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DRPS : Course Catalogue : School of Philosophy, Psychology and Language Sciences : Philosophy

Postgraduate Course: Logic, Computability and Incompleteness (PHIL11114)

Course Outline
SchoolSchool of Philosophy, Psychology and Language Sciences CollegeCollege of Humanities and Social Science
Credit level (Normal year taken)SCQF Level 11 (Postgraduate) AvailabilityNot available to visiting students
SCQF Credits20 ECTS Credits10
SummaryThis course examines some fundamental topics relating to first-order logic and the theory of computability, with particular emphasis on key limitative results.

Shared with the undergraduate course Logic, Computability and Incompleteness PHIL10133

For courses co-taught with undergraduate students and with no remaining undergraduate spaces left, a maximum of 8 MSc students can join the course. Priority will be given to MSc students who wish to take the course for credit on a first come first served basis after matriculation.
Course description This course will focus on key metatheoretical results linking computability and logic. In particular, Turing machines and their formalization in first-order logic, linking uncomputability and the halting problem to undecidability of first-order logic. We will then study recursive functions and their construction, followed by first-order formalizations of arithmetic, particularly Robinson arithmetic and Peano arithmetic. We will then turn to the topic of the arithmetization of syntax and the diagonal lemma, before proceeding to prove some of the main limitative results concerning formal systems, in particular Godel's two incompleteness theorems, along with allied results employing the diagonal lemma, including Tarski's Theorem and Lob's Theorem.
Entry Requirements (not applicable to Visiting Students)
Pre-requisites Co-requisites
Prohibited Combinations Other requirements None
Course Delivery Information
Academic year 2017/18, Available to all students (SV1) Quota:  8
Course Start Semester 2
Timetable Timetable
Learning and Teaching activities (Further Info) Total Hours: 200 ( Lecture Hours 20, Feedback/Feedforward Hours 2, Programme Level Learning and Teaching Hours 4, Directed Learning and Independent Learning Hours 174 )
Assessment (Further Info) Written Exam 100 %, Coursework 0 %, Practical Exam 0 %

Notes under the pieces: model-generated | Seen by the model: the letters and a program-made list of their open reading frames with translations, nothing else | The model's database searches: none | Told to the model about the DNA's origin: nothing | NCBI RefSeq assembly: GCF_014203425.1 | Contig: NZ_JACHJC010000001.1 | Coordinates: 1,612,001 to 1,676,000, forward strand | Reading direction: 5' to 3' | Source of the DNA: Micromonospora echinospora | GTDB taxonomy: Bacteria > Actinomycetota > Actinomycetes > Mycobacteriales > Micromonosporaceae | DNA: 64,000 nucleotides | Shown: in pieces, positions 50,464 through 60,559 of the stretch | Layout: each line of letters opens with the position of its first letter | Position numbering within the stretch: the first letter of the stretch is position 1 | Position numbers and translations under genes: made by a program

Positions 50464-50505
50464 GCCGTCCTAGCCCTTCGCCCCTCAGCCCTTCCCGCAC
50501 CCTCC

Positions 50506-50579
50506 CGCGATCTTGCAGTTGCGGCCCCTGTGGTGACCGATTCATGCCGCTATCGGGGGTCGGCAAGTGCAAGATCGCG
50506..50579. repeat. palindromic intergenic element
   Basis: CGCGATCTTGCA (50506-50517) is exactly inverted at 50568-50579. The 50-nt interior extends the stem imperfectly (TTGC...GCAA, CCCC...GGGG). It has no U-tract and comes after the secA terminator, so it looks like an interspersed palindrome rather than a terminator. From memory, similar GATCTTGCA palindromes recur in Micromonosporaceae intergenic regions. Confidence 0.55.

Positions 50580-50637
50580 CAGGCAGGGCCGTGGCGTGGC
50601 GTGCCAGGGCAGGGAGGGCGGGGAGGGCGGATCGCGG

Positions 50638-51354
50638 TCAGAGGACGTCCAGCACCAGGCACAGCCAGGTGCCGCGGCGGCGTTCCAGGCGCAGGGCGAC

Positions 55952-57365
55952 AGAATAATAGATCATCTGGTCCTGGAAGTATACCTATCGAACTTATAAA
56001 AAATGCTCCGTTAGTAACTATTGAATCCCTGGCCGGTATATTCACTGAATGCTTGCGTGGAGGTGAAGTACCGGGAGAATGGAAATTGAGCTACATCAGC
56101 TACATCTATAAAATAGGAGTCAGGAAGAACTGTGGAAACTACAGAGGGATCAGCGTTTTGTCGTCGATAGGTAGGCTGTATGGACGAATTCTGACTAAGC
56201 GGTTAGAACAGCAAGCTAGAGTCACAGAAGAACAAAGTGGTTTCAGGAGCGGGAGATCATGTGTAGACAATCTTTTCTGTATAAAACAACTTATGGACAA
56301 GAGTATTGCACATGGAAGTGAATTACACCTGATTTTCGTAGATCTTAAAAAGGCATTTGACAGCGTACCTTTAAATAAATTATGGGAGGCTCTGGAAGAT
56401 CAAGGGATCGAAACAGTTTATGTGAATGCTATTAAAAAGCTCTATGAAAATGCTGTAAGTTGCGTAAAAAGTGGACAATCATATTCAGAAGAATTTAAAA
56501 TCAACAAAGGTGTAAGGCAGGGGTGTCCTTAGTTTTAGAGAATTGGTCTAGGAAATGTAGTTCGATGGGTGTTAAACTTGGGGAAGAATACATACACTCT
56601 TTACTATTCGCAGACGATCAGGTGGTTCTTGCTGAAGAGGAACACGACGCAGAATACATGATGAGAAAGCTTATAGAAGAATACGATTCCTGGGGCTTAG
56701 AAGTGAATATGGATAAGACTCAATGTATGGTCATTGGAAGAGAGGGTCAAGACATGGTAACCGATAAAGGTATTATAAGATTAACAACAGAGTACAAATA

Additional Information (Assessment) The course will be assessed 100% by exam; the mark for the course will be based on this examination.

Feedback Guidance based on exercise sets assigned during the semester.
Exam Information
Exam Diet Paper Name Hours & Minutes
Main Exam Diet S2 (April/May)2:00
Learning Outcomes
On completion of this course, the student will be able to:
  1. demonstrate analytical and abstract problem solving skills
  2. understand and engage with key limitative results in logic and computability theory, including the halting problem, the undecidability of first-order logic, and the incompleteness of first-order arithmetic
  3. grasp and analyze complex metatheoretical concepts
  4. formulate rigorous and precise pieces of logico-mathematical reasoning.
  5. deploy rigorous formal methods including diagonalization and proof by mathematical induction.
Reading List
Core Syllabus Topics

Cardinality, Enumerability, Diagonalization
Turing Machines and Computability
Recursive Functions
First-Order Logic Revisited
Uncomputability and Undecidability
Completeness, Compactness and Lowenheim-Skolem
Formal Arithmetic
Diagonal Lemma, Godel and Tarski Theorems
Provability Predicates and Lob's Theorem

Recommended references:
[1] Boolos, G. & R. Jeffrey (1989) Computability and Logic. Cambridge University Press, 3rd edition.

[2] Machover, M (1996) Set Theory, Logic and Their Limitations. Cambridge University Press.

[3] Mendelson, E. (2015) An Introduction to Mathematical Logic. Chapman and Hall/CRC 6th edition

[4] Enderton, H. (2001) A Mathematical Introduction to Logic.
[5] Smith, P. (2013) An Introduction to Godel's Theorems. Cambridge University

Reading List and all assigned reading material available on Learn.
Additional Information
Course URL Please see Learn page
Graduate Attributes and Skills Ability to grasp and analyze complex theoretical concepts
Ability to utilize rigorous formal methods
Ability to analyse philosophical arguments
Ability to articulate and defend positions in a philosophical debate
KeywordsTuring machines,recursive functions,first-order meta-theory,Godel's theorems
Course organiserDr Paul Schweizer
Tel: (0131 6)50 2704
Course secretaryMs Becky Verdon
Tel: (0131 6)51 5002
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